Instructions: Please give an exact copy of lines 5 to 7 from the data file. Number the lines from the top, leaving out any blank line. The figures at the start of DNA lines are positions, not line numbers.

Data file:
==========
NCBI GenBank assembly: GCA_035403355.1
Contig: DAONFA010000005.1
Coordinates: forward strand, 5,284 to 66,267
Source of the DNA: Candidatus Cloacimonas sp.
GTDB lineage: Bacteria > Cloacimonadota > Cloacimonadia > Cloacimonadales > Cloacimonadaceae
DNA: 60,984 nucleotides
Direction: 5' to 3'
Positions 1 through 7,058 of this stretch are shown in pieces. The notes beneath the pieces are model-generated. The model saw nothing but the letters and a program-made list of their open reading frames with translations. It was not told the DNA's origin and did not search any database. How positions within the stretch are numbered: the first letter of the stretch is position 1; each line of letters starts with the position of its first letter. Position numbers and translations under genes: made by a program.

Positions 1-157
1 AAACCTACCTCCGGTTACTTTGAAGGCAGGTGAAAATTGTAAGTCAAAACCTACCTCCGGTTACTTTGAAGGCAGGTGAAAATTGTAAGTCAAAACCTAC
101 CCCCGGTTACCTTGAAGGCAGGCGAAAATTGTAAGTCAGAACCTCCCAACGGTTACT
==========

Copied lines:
GTDB lineage: Bacteria > Cloacimonadota > Cloacimonadia > Cloacimonadales > Cloacimonadaceae
DNA: 60,984 nucleotides
Direction: 5' to 3'